Governments are interested in promoting private sector involvement in education as a means of tailoring the country's skills base to the needs of business. To this end the New Labour government in the UK has launched a raft of policies and proposals aimed at generating "entrepreneurship, motivation, teamwork, creativity and flexibility". Higher Education too is to provide the 'transferable skills' necessary to the workplace.

More worrying still is the tendency towards the commercialisation of Higher Education research. As more research funding comes from the private sector, it is increasingly tailored to commercial needs. Even where funding is sourced from the public sector, governments -- eager to boost competitiveness -- attach commercial priorities to it. The implications range from the gradual deselecting of research not seen as commercially useful to the direct curtailment of academic freedom by forcing the termination of the contracts of individuals who are critical of powerful commercial sponsors.

The UK, following in the footsteps of the USA, has embarked upon a more advanced stage of private involvement in schools, out-sourcing aspects of school building, maintenance and education delivery. The motivation for the private sector is that long-term government contracts can be extremely profitable, but only where costs can be reduced by lowering wages and cutting quality, as has been the case with UK hospital ancillary services. Further profits can be generated by 'asset stripping', as demonstrated by a proposal to privatise one school in London (Pimlico), where the profit motive was the real-estate value of its playing field.

The intrusion of these private sector motives into education, especially under GATS rules, threatens to bring about tiered and inequitable education systems. GATS rules may effectively prevent government subsidies from being selectively applied to public services. This raises the possibility of having a basic government-funded education system, with funding given to all providers, and then allowing individuals to enhance this by paying top-up fees to providers with varying 'brand images', or for the provision of 'optional extras' at an additional charge. In other words, GATS could dramatically boost the trend away from universal and equal access to free, publicly provided quality education, towards the spread of education systems based on the ability of pupils and students to pay.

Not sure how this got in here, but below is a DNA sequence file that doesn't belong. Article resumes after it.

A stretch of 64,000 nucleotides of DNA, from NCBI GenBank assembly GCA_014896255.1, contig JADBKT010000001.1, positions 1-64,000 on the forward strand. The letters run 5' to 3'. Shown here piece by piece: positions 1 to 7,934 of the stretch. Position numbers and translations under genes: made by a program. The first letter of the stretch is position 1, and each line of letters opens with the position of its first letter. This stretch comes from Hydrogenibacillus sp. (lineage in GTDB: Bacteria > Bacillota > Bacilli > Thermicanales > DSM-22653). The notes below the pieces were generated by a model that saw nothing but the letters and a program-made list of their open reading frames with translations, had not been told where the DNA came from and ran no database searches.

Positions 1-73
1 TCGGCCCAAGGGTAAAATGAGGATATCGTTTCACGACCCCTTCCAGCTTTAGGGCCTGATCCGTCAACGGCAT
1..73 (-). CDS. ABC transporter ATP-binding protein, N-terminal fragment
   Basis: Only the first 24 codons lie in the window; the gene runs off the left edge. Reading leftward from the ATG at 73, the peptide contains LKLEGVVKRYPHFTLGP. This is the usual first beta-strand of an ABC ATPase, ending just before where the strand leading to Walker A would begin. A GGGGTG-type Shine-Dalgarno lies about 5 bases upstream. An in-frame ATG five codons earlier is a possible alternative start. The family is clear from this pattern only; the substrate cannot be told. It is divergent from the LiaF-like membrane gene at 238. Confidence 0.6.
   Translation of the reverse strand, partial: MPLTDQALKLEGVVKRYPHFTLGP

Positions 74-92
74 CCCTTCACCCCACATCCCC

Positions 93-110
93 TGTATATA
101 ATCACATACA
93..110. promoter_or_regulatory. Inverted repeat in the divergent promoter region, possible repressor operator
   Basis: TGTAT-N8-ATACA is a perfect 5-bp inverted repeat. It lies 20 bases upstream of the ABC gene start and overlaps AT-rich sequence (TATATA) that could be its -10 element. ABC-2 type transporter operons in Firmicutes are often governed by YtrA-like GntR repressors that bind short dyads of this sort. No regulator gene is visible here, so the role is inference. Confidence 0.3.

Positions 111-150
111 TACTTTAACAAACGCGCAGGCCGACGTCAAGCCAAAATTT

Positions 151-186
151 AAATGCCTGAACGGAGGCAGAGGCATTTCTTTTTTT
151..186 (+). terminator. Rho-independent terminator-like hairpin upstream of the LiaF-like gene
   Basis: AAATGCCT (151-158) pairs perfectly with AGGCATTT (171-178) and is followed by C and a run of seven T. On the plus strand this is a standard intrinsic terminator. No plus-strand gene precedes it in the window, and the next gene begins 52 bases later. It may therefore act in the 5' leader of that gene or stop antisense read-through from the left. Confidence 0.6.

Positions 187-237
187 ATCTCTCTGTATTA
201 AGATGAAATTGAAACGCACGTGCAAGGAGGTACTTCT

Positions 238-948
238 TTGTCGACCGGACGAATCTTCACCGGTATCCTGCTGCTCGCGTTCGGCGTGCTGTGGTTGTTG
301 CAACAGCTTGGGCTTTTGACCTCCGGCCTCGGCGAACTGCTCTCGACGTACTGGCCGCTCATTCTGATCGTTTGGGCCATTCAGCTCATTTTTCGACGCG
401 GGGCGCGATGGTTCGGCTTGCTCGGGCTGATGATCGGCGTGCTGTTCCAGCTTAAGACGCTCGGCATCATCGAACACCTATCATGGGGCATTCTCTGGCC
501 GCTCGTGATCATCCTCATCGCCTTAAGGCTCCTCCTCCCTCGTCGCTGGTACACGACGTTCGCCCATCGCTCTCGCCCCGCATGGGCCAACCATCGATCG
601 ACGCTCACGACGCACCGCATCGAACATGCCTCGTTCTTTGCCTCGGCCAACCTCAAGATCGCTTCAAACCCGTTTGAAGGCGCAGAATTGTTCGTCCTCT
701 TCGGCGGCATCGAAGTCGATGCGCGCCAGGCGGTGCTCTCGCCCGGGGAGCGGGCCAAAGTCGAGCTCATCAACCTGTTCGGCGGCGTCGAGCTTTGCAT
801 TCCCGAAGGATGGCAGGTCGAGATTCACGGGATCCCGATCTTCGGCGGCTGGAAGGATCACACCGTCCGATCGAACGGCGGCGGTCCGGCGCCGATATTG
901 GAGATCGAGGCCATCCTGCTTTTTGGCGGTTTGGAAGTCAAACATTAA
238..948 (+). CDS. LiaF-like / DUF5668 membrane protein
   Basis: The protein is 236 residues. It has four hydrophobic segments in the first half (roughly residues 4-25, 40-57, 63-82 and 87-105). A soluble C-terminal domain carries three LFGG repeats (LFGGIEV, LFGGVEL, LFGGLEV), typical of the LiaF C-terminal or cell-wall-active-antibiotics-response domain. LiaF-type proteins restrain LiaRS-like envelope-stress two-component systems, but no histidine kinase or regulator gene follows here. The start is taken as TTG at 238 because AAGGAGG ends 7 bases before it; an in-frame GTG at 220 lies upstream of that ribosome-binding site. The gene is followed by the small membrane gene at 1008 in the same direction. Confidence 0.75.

In the developing world the situation is even more serious and the anti-democratic challenges even more stark. Whilst the provision of any education is obviously better than the provision of none, programmes run by multilateral agencies in partnership with the private sector, motivated by the potential for developing cheaper workforces and new consumers for both educational and other products, have serious implications for the development of autonomous democracy. The perceived potential for profit making is highlighted by the degree of interest from both traditional and e-Universities in emerging markets, especially China.

The provision of business-focused education for profit also threatens the long-term sustainability of cultural and linguistic diversity, especially through the dominance of the English language. Indeed, universities in Europe and Asia are already beginning to offer degrees taught only in English: the language of international business.

The redefinition of education as a profit-generating 'product', through GATS, threatens to destroy the professionalism of educators, to asset-strip schools and to focus educational priorities solely on profit, the production of a compliant workforce and willing consumers and to nullify challenging innovative social criticism.